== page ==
CVICU for SURE!! many schools say that they prioritize it. You really learn HEMODYNAMICS and are using a lot of drips that you would use in the OR. It gives you a very in-depth understanding of the king... cardiac output, fluid balance, and perfusion. Plus you get experience with emergent bedside surgeries if a pt is really crashing and the need to open the chest.
  7. by   BigPappaCRNA
    Respectfully, all things being equal, a busy Surgical/Trauma ICU gives the far best experience. You get ALL systems, and ALL sub-specialties. You learn about the care of the very type of patients for whom you will someday be anesthetizing. And it gives you a far broader base of knowledge. You get vents in all three. You get drips in all three. You get hemodynamic monitoring in all three. So go for the broadest base of knowledge. And please, please, please, for yourself, and for the profession, spend a couple years in whichever ICU you choose. If you are truly bored and have learned all there is to learn after 6 months, clearly your chosen ICU was not the best option for your learning.

    Having said that, acuity is more important. Far better to be in a crazy busy, high acute MICU, then a sleepy, calm SICU.

    Good Luck.
  8. by   GoldenPups
    I agree with BigPappaCRNA! I've been in a general ICU that encompasses neuro, trauma, MICU, and SICU for the past five years. I chose general ICU over cardiothoracic ICU for this reason. I recently applied to my CRNA programs and have begun the interview process. Further, there's a certain intangible knowledge base that comes from years at the bedside you only achieve from the sheer amount of hours spent in critical care nursing. I'm thankful for every experience I've had thus far and believe its culminated to where I am today. Choose your place of employment, be patient, humble yourself, and your time will come!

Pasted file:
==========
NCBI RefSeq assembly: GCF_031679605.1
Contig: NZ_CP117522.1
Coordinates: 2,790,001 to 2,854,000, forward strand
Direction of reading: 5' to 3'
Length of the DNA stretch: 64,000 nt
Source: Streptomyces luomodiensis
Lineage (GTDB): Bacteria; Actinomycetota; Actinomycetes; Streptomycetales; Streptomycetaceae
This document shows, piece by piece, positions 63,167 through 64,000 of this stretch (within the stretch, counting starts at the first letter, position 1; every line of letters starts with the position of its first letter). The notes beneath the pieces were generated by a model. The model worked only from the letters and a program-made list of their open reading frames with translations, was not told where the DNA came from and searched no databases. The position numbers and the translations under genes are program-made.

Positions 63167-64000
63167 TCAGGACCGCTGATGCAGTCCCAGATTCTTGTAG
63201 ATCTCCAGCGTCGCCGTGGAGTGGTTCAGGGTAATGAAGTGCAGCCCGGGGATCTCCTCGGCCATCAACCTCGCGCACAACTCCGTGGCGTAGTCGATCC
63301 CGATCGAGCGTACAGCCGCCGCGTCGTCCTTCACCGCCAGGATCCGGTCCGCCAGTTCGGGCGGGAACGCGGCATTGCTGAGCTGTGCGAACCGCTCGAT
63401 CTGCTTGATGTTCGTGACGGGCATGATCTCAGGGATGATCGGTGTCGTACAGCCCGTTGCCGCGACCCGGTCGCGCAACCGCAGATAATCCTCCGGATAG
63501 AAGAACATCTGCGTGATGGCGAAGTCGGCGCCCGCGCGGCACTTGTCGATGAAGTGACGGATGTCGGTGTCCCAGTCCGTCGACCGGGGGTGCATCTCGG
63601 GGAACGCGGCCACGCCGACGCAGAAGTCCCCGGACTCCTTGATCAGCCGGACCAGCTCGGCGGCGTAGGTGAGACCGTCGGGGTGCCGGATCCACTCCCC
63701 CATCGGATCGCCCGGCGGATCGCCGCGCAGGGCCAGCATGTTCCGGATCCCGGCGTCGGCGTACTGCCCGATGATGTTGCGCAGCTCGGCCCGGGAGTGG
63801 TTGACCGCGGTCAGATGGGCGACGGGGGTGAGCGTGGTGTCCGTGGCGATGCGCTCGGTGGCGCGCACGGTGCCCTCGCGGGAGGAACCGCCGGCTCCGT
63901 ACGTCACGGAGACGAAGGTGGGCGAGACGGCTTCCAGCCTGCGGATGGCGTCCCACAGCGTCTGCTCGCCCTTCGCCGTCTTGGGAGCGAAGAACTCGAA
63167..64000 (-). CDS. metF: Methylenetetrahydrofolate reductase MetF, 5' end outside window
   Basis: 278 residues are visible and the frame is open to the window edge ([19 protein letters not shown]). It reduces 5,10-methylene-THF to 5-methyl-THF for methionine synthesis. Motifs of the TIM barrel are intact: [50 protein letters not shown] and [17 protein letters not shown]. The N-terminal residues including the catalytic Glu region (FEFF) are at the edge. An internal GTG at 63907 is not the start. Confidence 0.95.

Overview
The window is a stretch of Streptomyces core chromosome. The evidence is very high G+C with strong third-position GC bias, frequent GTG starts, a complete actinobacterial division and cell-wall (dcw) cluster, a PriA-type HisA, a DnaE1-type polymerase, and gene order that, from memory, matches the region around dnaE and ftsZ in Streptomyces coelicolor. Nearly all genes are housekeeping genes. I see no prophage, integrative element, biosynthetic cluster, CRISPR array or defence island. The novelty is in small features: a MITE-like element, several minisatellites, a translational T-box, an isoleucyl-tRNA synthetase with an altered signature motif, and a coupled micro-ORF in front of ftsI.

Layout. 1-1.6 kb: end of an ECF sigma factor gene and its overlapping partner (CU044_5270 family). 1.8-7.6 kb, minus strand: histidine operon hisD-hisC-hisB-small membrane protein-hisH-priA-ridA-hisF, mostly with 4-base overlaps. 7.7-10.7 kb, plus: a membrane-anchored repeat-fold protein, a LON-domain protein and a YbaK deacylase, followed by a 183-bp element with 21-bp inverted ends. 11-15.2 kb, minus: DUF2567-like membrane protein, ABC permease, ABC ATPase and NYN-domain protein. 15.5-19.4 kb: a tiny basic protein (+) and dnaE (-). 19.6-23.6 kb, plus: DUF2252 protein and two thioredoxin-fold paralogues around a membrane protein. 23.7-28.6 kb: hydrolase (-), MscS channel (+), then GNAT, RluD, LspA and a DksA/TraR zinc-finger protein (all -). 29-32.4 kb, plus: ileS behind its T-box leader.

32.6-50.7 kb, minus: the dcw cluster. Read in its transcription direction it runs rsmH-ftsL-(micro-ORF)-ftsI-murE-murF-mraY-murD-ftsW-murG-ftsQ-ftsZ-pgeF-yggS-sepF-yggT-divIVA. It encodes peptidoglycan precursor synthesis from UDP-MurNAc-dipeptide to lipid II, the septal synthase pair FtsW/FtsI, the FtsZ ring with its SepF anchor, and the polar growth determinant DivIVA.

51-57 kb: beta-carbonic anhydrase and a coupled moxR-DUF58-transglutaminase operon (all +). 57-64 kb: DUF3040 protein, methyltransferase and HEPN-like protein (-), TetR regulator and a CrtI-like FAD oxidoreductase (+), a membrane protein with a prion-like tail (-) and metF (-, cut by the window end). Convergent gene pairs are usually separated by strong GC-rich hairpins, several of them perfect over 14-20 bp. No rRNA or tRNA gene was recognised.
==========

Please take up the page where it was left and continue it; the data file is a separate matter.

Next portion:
9. by   AGRN152
    CVICU no doubt, as someone else said you will be able to manage complex hemodynamics, wean and extubate patients regularly and constantly manage vasoactive drips and sedation agents. You may not get much experience using paralytics but overall, this is one of the highest acuity levels of ICU and most schools will see this as an edge. I was a MICU nurse for a few years before I went to CVICU and learned a lot in the OHRU setting.